Sean Callahan, CRS executive vice president for overseas operations, recently traveled to South Sudan to witness first-hand the state of the new nation and Catholic Relief Services’ work there. Here are some of his reflections on peace and the role of the Church:
When South Sudan gained independence from its northern neighbor last year, it was a moment of tremendous victory for the new nation. But nine months after secession, the country—counted among the most impoverished in the world—continues to face significant challenges.
Tensions and violence on the border with Sudan remain, especially in the areas of South Kordofan and Blue Nile, and the border itself has not yet been demarcated. In recent weeks, there have been concerns over oil revenue, with the South accusing the North of stealing its oil—subsequently shutting down all production. Since this is the major source of income for the government of South Sudan, it has put into place austerity measures, which could hamper development efforts.
Aside from these problems, the internal security of South Sudan is at stake, especially in Jonglei and Unity state, where ongoing interethnic violence continues to hinder development. Basic services such as healthcare and education are lacking throughout the country, and violence like this will only add to the difficulties of getting programs started.
But despite these enormous challenges, I did witness progress when I visited the country again last month. I had been to Juba (Sudan’s capital city) before independence. This time, I noticed a lot of changes. More infrastructure is being built and there are more paved roads. This is the start of a new country and you could see that people realize the investment that is required to make that country a reality.
‘We won the war, let’s not lose the peace’
Still, it was so clear that for any real development to take place there needs to be peace. This is not a new story in South Sudan. Peace eluded the area for decades before independence when it was embroiled in civil war. One obvious consequence is that today South Sudan is one of the poorest nations in the world. The interethnic conflict that is simmering—and sometimes flaring up—does not help that situation.
Unfortunately, people are used to an environment where violence is the main means to protect your family or community. They have gone generations without a government providing security. That is changing, but work needs to be done to change attitudes.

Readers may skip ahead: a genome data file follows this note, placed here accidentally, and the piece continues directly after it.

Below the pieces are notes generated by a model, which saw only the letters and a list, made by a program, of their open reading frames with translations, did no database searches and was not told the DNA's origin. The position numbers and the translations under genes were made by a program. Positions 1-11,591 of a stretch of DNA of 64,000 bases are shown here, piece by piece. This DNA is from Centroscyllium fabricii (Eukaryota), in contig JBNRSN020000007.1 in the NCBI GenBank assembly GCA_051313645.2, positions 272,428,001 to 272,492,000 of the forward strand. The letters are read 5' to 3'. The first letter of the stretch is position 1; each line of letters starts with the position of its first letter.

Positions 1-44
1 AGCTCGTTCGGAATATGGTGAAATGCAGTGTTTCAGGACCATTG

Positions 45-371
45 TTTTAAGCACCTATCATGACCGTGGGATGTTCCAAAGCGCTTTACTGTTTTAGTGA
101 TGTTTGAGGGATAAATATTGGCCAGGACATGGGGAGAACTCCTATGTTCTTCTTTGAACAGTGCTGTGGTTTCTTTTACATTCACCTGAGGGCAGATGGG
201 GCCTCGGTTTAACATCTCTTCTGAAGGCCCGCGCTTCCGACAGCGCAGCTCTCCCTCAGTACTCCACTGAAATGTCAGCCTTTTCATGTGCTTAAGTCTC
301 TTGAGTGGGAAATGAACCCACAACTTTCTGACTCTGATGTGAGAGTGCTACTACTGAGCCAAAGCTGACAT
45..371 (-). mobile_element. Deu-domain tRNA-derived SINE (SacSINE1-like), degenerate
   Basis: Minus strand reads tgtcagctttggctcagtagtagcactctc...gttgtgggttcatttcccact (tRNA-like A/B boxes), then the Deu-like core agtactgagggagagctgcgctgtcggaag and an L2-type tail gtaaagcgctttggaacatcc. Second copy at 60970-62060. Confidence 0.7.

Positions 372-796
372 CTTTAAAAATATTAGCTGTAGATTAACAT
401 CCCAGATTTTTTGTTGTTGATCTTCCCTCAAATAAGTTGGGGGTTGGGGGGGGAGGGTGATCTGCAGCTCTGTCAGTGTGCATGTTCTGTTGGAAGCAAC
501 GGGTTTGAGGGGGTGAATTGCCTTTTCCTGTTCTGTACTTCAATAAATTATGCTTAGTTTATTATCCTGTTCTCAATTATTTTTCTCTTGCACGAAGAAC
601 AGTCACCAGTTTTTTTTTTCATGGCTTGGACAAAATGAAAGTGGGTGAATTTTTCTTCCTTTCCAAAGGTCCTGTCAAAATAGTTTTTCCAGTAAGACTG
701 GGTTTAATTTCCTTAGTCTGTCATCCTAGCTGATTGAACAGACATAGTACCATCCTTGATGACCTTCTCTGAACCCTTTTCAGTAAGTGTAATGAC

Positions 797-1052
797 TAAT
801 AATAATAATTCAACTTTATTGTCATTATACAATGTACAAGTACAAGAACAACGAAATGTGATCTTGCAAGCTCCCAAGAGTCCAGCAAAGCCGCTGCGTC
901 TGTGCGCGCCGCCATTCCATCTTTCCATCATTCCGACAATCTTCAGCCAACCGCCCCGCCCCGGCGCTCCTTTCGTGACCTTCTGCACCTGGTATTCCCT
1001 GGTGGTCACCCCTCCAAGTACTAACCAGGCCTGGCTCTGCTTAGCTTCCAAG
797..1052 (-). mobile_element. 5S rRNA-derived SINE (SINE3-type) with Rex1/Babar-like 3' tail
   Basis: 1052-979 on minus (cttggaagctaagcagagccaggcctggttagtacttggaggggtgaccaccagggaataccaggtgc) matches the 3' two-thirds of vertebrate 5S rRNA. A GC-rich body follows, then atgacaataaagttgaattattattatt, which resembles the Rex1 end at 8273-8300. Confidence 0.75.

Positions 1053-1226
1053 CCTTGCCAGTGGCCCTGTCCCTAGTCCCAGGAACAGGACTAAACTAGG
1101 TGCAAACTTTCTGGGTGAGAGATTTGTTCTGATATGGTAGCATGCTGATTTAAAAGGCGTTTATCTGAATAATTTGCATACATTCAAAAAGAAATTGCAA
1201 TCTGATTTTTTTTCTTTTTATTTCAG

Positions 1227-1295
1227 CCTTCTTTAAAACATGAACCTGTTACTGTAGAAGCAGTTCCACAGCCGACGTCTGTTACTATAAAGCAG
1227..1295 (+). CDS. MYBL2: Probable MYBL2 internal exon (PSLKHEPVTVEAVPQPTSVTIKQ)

Still, it was clear throughout the country that there is a common desire for peace. That was evident in the numerous conversations I had with government and church officials. There was a common refrain that we heard over and over: ‘We won the war, let’s not lose the peace.’
Vast network of Church partners
Catholic Relief Services has maintained a number of peacebuilding programs throughout South Sudan for years, working closely with a vast network of Church partners to reach and influence members of communities most susceptible to violence. That work goes on.
And I cannot overemphasize the importance of the Church in South Sudan, a role that grew even stronger throughout the 101 Days of Prayer campaign when Catholics worldwide prayed for peace in the run-up to the referendum. Throughout the path to independence, the Church emerged once again as a leading voice of civil society, standing side by side with its people.
After independence, with the emergence of a South Sudanese government, there was a feeling that the role of the Church would change. And it will. But the Church can still play a terrific role. We saw this from international organizations reassuring us that the Church needs to continue to be an advocate for people of South Sudan and for its own development.
While South Sudan is now independent, it is clear that it will need accompaniment for some time. The international community needs to understand that assistance will be necessary in the development process.
The Church will continue to play a key role in ensuring there’s a unified South Sudan, and CRS will continue to work alongside the Church to bring peace and development to its people.”
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